|TRENTON – Acting Attorney General Robert Lougy announced that four individuals have been charged in connection with two separate schemes in which investors allegedly were defrauded of a total of $350,000 that they invested in purported medical ventures.
Each of the following four defendants was charged with conspiracy, theft by deception and money laundering, all in the second-degree:
- Joseph Denti Jr., 56, of Wyckoff, N.J.,
- Heidi Francavilla, 58, of Park Ridge, N.J.,
- Joseph Giardina, 55, of Waccabuc, N.Y., and
- Ralph Perricelli Jr., 55, of Ridgewood, N.J.
Denti and Giardina were arrested yesterday on warrants by detectives of the Division of Criminal Justice. Francavilla and Perricelli were charged by complaint-summons. The charges stem from an investigation by the Division of Criminal Justice Gangs & Organized Crimes Bureau. Francavilla was arrested on Sept. 2, 2015 in a separate case filed by the Attorney General’s Office in which she and five other defendants, including George Bussanich Sr., 58, of Park Ridge, and his son George Bussanich Jr., were charged with first-degree racketeering and money laundering for allegedly defrauding 15 investors of approximately $3 million through the sale of bogus investments. Those charges are pending.
In the first scheme charged in the new case, Denti, Giardina and Francavilla allegedly stole $250,000 from a doctor by convincing him to advance that amount for a bogus investment involving a surgical center. They allegedly diverted his funds for their personal benefit. In the second scheme, Perricelli and Denti allegedly convinced a married couple to invest $100,000 in a blood-testing laboratory by falsely claiming to be joint owners of the lab. The couple’s money allegedly was diverted to Denti, Perricelli and Francavilla. It is further alleged that Denti and Perricelli laundered money using the bank account of another blood laboratory, which formerly was owned by Perricelli but which he sold. Several shell companies created by Francavilla, including Medical Billing and Management, LLC, and HF Management Consultant, also allegedly were used by the defendants to launder money.
“These defendants convinced their victims that they had the inside track on great investments in the health care industry, but we allege that they’re really nothing but hustlers and con artists,” said Acting Attorney General Lougy. “Behind the slick sales pitch, there was never any real investment, and we charge that the defendants quickly diverted the investor funds for their personal use.”
“Beginning with a lead from our prior case against Francavilla, we followed the trail of stolen money and broken promises that these defendants allegedly left in their wake,” said Director Elie Honig of the Division of Criminal Justice. “This case is another strong example of how we are aggressively targeting financial fraud.”
In 2011, Denti, Giardina and Francavilla allegedly convinced a doctor to advance $250,000 to help launch a purported venture in which the three defendants and the doctor would become affiliated with a surgical center. They were to establish an arrangement with a labor union – through the company that negotiates health benefits for the union – to send its members to the surgical center. The venture involved Giardina’s management company, Harbor Management LLC, and Giardina purportedly was going to advance $250,000 as well. The defendants allegedly represented to the doctor that the four of them would share equally in a portion of the fees for the medical services for union members, and the doctor would be repaid first. It is alleged that, in reality, the venture was simply a scheme to defraud the doctor, and his $250,000 was diverted by Denti, Giardina and Francavilla for their personal benefit.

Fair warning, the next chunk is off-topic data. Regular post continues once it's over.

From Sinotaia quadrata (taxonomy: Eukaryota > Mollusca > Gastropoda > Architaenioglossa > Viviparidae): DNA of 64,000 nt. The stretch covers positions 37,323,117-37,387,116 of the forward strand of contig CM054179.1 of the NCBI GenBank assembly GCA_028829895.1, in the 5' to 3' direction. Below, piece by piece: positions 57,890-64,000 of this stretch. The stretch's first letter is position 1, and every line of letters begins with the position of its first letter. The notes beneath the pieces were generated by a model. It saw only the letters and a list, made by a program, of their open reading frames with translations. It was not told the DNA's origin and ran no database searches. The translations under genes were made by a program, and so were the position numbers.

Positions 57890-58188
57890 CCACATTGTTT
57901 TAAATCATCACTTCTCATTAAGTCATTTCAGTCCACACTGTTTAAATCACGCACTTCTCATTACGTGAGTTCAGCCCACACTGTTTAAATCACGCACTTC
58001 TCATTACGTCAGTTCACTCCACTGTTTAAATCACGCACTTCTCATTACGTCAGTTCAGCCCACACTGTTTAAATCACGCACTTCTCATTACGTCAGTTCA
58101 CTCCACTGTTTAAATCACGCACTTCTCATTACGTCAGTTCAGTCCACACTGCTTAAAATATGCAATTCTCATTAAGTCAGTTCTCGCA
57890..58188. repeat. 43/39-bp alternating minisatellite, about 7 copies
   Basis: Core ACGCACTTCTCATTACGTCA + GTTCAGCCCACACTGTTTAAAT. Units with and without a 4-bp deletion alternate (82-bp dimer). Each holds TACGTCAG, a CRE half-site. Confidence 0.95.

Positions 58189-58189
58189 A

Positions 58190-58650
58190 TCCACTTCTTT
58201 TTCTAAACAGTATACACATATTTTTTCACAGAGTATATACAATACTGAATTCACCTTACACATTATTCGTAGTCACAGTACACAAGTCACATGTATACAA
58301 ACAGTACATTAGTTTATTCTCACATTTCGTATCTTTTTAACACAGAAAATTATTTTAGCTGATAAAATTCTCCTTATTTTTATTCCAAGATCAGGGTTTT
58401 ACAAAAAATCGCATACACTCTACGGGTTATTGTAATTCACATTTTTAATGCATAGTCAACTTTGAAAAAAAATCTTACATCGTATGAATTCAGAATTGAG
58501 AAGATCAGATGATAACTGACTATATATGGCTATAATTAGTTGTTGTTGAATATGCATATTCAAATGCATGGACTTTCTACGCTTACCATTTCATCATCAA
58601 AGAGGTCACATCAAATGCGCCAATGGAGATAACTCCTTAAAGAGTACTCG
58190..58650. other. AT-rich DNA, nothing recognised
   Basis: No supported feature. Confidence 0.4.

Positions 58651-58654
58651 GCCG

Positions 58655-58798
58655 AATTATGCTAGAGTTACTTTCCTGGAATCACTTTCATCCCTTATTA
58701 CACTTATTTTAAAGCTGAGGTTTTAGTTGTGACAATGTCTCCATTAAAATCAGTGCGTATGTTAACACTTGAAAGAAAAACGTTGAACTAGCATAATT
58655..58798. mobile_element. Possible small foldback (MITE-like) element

In the second scheme, Perricelli and Denti allegedly solicited an investment of $100,000 from a married couple in 2014. Perricelli and Denti claimed to be joint owners of a blood-testing laboratory and told the couple that they were purchasing shares of the lab company that would grow in value over time. In reality, Perricelli was only an employee of the lab, and Denti had no formal connection to it. It is alleged that the $100,000 was diverted for the personal use of Perricelli, Denti and Francavilla.
The lead detective on the case for the Division of Criminal Justice Gangs & Organized Crime Bureau is Detective Matthew Tully, who investigated under the supervision of Lt. Brian Bruton, Deputy Chief of Detectives Christopher Donohue, Bureau Chief Lauren Scarpa Yfantis and Deputy Bureau Chief Annmarie Taggart. The lead prosecutor is Deputy Attorney General Amy Simienski, and Deputy Attorney General Brandy Malfitano has assisted with the investigation.
Second-degree crimes carry a sentence of five to 10 years in state prison and a criminal fine of up to $150,000. The second-degree money laundering charge carries a maximum fine of $500,000 and an anti-money laundering profiteering penalty of up to $250,000.
The charges are merely accusations and the defendants are presumed innocent until proven guilty.
Denti was lodged in the Bergen County Jail with bail set at $100,000, no 10 percent option. Giardina was arrested in Westchester County, N.Y., by detectives of the Division of Criminal Justice and the New York State Police. He is being held in the Westchester County Jail in White Plains, N.Y., pending extradition to New Jersey.
Acting Attorney General Lougy and Director Honig noted that the Division of Criminal Justice has established a toll-free tip line 1-866-TIPS-4CJ for the public to report corruption, financial crime and other illegal activities confidentially. The public also can log on to the Division’s webpage at www.njdcj.org to report suspected wrongdoing confidentially.